Shutdowns during the pandemic highlighted the effect commuting plays on air pollution. According to the Environmental Protection Agency (EPA), 28% of greenhouse gas emissions stem from transportation, with light-duty vehicles making up 59% of that figure.

Furthermore, the U.S. Energy Information Administration notes that commercial buildings use 18% of our total energy consumption. 

Remote work may allow you to downsize to a smaller building and reduce carbon emissions from commuters. 

6. Assess Your Supply Chain

Diversifying your supply chain and sourcing close to home provides many benefits to your business and the environment. 

According to McKinsey & Co., “the typical consumer company’s supply chain creates far greater social and environmental costs than its own operations, accounting for more than 80% of greenhouse-gas emissions and more than 90% of the impact on air, land, water, biodiversity and geological resources.”

Consider tracing your supply chain and looking for materials or products that you could purchase locally. 

7. Normalize Alternative Transportation Options

Americans are independent and love the freedom a vehicle provides. But battery-operated bikes and the good old-fashioned kind can work for short commutes, especially if your business offers indoor bike storage and a charging rack. 

Ask your go-green team to brainstorm a bike-to-work challenge or start an office carpool. Additionally, you can let staff use pretax dollars for public transportation costs. Talk with your accountant about allowable fringe benefits.

An employee rides an ebike to work. She is wearing a bike helmet.

8. Share Your Small Business Green Initiatives

Going green isn’t only about how your office does things. Instead, it involves modeling eco-friendly behavior and encouraging others to get on board. 

Start by talking to your local chamber of commerce or business associations. There’s a good chance your local community participates in green initiatives. Could your employees volunteer to organize a park clean-up day or provide the locally sourced treats afterward? 

Perhaps, other members of your community want to participate in your bike-to-work day challenge or join your recycling drive. 

Think about your customers’ values, then develop unique ways to involve them in your going green business efforts.

9. Invest in Sustainable Capital Improvements

Take a look at your capital improvements plan (CIP). Can you achieve your objectives while helping the environment?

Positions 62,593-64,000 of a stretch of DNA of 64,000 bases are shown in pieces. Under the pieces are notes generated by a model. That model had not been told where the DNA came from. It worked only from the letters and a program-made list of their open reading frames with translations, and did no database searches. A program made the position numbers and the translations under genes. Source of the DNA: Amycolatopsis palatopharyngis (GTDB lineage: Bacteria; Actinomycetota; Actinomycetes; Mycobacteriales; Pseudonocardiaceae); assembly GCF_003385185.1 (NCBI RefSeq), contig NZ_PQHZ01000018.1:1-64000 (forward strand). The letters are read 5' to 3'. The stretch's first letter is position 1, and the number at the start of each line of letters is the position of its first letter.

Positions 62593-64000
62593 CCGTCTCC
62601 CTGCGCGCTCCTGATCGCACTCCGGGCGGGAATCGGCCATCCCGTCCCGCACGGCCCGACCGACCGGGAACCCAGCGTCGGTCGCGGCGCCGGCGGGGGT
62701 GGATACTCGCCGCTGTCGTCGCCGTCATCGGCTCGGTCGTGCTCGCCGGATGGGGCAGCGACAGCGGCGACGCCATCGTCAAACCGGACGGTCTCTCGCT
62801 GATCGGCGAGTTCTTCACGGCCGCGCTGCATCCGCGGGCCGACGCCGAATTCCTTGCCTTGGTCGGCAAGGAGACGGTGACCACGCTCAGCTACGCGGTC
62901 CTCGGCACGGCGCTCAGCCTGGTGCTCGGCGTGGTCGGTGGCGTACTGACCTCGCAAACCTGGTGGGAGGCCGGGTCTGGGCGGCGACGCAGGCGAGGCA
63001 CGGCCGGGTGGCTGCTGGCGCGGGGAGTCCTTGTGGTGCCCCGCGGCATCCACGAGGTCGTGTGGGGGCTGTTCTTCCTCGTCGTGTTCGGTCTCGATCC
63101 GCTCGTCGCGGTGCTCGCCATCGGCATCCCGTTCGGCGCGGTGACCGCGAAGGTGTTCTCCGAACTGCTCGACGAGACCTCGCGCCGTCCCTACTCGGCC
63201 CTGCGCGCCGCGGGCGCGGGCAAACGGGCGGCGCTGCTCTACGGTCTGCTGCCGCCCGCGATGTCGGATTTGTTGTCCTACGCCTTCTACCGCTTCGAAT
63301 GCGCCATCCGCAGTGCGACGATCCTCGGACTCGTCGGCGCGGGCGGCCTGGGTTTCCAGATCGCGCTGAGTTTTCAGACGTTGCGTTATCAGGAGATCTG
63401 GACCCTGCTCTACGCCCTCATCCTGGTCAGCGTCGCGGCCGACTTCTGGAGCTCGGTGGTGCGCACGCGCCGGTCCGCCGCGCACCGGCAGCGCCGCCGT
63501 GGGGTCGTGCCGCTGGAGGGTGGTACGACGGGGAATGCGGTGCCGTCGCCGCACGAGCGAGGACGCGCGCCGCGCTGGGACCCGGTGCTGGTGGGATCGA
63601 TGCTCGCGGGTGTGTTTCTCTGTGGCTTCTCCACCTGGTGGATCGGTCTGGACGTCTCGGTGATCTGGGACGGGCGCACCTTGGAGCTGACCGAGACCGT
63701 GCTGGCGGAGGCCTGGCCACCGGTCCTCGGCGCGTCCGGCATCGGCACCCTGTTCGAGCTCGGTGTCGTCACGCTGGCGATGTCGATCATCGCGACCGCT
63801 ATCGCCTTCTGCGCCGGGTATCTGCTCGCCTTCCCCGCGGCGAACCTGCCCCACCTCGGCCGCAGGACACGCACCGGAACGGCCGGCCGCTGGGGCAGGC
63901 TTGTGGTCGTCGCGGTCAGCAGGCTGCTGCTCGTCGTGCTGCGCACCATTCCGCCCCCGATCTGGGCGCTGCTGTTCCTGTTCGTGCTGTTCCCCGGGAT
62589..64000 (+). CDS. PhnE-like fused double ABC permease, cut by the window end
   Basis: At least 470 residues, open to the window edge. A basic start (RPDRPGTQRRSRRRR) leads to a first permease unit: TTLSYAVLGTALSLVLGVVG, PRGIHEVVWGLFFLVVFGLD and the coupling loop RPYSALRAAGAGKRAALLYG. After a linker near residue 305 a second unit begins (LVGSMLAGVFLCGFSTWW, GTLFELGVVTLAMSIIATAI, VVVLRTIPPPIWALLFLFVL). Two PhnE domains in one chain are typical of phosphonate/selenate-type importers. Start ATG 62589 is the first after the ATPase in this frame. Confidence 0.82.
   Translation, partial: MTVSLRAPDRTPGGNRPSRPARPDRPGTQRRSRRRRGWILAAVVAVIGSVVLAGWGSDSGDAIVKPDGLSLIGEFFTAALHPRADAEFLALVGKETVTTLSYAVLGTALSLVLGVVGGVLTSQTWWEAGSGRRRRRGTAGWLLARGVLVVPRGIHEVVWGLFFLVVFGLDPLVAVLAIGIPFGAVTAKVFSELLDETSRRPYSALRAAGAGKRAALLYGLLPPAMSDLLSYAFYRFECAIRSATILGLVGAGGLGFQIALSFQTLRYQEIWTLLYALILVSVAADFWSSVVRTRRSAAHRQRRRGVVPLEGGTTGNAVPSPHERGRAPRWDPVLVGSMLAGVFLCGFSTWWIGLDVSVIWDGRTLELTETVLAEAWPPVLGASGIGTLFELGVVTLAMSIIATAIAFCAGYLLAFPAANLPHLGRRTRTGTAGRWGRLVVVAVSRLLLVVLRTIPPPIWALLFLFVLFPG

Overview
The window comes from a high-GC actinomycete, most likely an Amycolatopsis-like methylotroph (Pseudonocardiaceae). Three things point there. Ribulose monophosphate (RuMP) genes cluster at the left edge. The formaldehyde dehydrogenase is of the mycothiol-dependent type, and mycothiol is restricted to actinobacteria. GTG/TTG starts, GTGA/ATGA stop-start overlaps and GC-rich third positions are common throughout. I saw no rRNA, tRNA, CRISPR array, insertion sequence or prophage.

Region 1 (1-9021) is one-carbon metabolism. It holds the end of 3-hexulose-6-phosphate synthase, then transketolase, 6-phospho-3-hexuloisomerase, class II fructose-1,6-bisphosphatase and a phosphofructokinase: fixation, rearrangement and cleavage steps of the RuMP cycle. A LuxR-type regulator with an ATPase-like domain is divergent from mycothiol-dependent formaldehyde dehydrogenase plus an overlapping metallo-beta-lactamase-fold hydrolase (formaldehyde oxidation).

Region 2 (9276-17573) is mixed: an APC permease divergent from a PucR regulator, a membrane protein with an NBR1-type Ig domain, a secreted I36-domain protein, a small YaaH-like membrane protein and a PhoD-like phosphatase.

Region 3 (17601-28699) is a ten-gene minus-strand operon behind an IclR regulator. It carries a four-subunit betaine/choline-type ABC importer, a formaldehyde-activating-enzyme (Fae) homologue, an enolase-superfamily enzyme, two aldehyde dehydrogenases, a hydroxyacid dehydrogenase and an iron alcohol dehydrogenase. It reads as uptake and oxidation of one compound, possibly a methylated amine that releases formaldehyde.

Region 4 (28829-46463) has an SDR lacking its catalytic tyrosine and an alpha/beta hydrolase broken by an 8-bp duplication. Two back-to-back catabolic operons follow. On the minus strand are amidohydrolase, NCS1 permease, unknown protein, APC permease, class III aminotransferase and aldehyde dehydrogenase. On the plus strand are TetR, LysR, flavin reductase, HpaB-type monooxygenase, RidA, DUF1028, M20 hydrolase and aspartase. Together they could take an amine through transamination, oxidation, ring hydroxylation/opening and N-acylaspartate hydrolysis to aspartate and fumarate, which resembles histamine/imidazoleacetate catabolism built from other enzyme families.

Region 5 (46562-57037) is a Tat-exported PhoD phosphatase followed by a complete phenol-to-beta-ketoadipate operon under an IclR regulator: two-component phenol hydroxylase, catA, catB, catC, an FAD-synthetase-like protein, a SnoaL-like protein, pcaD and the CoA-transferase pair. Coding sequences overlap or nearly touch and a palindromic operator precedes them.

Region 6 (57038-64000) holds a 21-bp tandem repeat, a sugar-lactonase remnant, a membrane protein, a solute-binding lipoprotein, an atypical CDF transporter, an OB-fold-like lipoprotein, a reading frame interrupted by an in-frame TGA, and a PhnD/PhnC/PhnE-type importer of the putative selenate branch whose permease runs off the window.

Although the Internal Revenue Service (IRS) Section 179D commercial buildings energy efficiency tax deduction expired in December 2020, more green building initiatives may be on the way. 

A typical CIP extends out 3 to 5 years, so keep your eyes peeled for new changes that may help you prioritize one improvement over another. 

Consider green property management improvements, such as: 

  • Adding solar panels to your building or installing an energy-efficient reflective roof
  • Using Leadership in Energy and Environmental Design (LEED)-approved green building practices
  • Remodeling interiors using sustainable and low volatile organic compounds (VOC) products
  • Installing low-flow toilets and switching out all faucets to motion-controlled taps

Also, take a look at lesser-known federal, state and local tax incentives. DSIRE, operated by the North Carolina Clean Energy Technology Center at NC State University, offers a searchable database to help you uncover potential savings.

10. Practice the 4 Pillars of Sustainability

Sustainable actions safeguard resources. We tend to think of these in terms of cutting back on energy or water consumption or earning more money than we spend. 

However, business leaders should create goals stemming from the 4 distinct pillars of sustainability:

  1. Human: Invest in your workforce by presenting upskilling and mentorship opportunities while offering a supportive and inclusive workplace.
  2. Economic: Make short and long-term decisions that make effective use of your assets and keep your company healthy and profitable.
  3. Environmental: Assess your goals and how the outcomes affect the environment. When possible, adjust your objectives to reduce a negative impact.
  4. Social: Participate and give back to your community by acknowledging your business’s role and advocating for improvements. 

Green Office Practices: Examples to Emulate

Explore these green office environment tips from the experts who not only practice sustainability but built it into their business model:

  • Green Spaces offers a 100% solar-powered co-working space, bicycle and car-sharing hub, and gorgeous native gardens.
  • The Sustainable Restaurant Group consists of eco-friendly restaurants, such as  Bamboo Sushi, the world’s first certified sustainable sushi restaurant.
  • Reformation is a fashion brand with strict fiber standards for clothing and transparent commitments with suppliers and manufacturers.
  • Patagonia has promised “1% of sales to the preservation and restoration of the natural environment” since 1985.

Tackle Your Small Business Sustainability Goals

Businesses going green isn’t just a buzzword. Nor should your green office strategies make employees feel like they’re missing out on great coffee or nonscratchy toilet paper. 

Instead, sustainability is a way of doing business that shows you understand your impact on the world. Most importantly, going green shows people, your employees and customers that you care about our shared future.

Jessica Elliott Contributing Writer at Fast Capital 360
Jessica is a business-to-business content strategist and consultant with 24 years of experience in the restaurant and hospitality industry. She writes about technology, marketing and finance.